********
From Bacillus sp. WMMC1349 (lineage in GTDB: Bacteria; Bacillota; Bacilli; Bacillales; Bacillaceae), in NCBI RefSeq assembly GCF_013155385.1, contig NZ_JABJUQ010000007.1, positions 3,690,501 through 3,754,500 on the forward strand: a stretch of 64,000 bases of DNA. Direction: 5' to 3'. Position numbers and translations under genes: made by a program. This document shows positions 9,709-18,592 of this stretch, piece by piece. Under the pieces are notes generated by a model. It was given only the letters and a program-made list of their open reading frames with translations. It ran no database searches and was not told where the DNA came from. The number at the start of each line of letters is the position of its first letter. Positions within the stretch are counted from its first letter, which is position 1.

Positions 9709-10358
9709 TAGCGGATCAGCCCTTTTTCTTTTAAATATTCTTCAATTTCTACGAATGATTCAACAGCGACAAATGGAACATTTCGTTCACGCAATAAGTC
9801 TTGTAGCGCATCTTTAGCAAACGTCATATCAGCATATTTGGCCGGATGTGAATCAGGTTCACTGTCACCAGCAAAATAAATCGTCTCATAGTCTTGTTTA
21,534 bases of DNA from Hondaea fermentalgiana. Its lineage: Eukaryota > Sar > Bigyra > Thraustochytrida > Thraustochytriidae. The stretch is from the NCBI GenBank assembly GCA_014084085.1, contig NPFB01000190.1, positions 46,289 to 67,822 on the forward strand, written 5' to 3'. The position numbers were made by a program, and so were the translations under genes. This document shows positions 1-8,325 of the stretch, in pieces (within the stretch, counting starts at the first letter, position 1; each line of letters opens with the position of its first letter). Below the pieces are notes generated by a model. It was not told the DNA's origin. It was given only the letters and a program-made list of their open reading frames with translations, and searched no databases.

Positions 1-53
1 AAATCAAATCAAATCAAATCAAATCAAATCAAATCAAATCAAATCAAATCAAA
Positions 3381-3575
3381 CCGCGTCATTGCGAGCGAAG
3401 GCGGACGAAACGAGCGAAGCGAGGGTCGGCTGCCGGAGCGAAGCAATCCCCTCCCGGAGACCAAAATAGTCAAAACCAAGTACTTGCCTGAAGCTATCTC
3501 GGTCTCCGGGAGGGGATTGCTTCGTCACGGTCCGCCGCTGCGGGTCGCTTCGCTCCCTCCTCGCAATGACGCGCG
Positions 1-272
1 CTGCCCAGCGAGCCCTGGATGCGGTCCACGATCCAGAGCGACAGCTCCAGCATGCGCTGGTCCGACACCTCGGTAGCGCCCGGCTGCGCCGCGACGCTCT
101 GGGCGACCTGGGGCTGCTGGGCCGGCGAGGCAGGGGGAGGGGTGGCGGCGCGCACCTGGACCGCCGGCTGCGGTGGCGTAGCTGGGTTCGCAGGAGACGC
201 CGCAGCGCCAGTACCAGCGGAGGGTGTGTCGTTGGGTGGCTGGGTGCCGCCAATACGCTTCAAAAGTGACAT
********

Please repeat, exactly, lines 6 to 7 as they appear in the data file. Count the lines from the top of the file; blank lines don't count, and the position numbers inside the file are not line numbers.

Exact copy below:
Positions 1-53
1 AAATCAAATCAAATCAAATCAAATCAAATCAAATCAAATCAAATCAAATCAAA